Self-compassion may protect people from the harmful effects of perfectionism

February 21, 2018, Public Library of Science
The moderating effect of self-compassion on perfectionism and depression, in an adult sample. Credit: Ferrari et al (2018)

Relating to oneself in a healthy way can help weaken the association between perfectionism and depression, according to a study published February 21, 2018 in the open-access journal PLOS ONE by Madeleine Ferrari from Australian Catholic University, and colleagues.

Perfectionistic people often push themselves harder than others to succeed, but can also fall into the trap of being self-critical and overly concerned about making mistakes. When the perfectionist fails, they often experience depression and burnout. In this study, Ferrari and colleagues considered whether , a kind way of relating to oneself, might help temper the link between perfectionist tendencies and depression.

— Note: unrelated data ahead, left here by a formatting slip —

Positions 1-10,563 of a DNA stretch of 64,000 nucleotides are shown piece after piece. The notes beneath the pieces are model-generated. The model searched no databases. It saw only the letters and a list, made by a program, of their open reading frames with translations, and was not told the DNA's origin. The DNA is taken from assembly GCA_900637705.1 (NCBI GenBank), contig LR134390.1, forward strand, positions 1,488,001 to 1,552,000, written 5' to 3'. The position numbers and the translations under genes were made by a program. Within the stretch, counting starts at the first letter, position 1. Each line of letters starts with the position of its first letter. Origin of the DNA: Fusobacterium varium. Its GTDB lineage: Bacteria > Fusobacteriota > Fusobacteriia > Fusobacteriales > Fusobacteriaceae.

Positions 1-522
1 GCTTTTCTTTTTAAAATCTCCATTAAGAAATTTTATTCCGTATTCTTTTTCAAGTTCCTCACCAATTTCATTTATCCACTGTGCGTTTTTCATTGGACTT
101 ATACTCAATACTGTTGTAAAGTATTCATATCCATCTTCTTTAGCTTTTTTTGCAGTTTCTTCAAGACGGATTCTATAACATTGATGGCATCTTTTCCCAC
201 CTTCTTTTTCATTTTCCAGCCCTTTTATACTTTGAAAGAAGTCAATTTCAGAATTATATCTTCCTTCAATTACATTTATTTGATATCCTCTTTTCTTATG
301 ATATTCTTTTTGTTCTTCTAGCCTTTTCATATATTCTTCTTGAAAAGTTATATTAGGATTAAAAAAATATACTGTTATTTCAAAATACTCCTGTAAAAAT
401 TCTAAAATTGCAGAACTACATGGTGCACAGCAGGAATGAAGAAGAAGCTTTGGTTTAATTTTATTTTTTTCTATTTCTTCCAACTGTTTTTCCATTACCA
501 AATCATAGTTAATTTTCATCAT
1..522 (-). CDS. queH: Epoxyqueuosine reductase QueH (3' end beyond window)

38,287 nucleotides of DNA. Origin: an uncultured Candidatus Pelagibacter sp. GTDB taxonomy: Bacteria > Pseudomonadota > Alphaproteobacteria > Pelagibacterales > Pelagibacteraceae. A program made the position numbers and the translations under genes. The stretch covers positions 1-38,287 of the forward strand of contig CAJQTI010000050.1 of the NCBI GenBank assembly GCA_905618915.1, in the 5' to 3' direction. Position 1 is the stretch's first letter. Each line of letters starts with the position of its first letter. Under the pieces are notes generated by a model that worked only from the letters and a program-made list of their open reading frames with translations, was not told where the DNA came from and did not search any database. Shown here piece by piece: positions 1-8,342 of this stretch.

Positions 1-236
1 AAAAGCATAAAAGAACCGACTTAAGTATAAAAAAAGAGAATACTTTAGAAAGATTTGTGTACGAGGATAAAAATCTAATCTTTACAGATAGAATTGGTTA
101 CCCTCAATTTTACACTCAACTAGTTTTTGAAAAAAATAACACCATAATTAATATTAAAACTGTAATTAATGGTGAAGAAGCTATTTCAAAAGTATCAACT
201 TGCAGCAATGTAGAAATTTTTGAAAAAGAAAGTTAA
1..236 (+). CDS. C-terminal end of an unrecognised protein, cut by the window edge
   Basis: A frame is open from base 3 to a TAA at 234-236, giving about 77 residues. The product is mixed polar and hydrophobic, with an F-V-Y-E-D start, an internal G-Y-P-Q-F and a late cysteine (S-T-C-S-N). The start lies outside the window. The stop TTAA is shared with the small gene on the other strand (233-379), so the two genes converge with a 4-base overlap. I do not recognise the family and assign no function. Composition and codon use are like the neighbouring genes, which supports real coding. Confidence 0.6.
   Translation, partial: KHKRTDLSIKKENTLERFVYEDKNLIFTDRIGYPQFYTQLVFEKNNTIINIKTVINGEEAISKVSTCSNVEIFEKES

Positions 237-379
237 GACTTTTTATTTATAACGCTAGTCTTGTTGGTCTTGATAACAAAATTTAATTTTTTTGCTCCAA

The researchers administered anonymous questionnaires to assess , depression, and self-compassion across 541 adolescents and 515 adults. Their analyses of these self-assessments revealed that self-compassion may help uncouple perfectionism and depression.

The replication of this finding in two groups of differently-aged people suggests that self-compassion may help moderate the link between perfectionism and depression across the lifespan. The authors suggest that self-compassion interventions could be a useful way to undermine the effects of perfectionism, but future experimental or intervention research is needed to fully assess this possibility.

"Self-compassion, the practice of self-kindness, consistently reduces the strength of the relationship between maladaptive perfectionism and for both adolescents and adults," says lead author Madeleine Ferrari.

Explore further: How perfectionism became a hidden epidemic among young people

More information: Ferrari M, Yap K, Scott N, Einstein DA, Ciarrochi J (2018) Self-compassion moderates the perfectionism and depression link in both adolescence and adulthood. PLoS ONE 13(2): e0192022.

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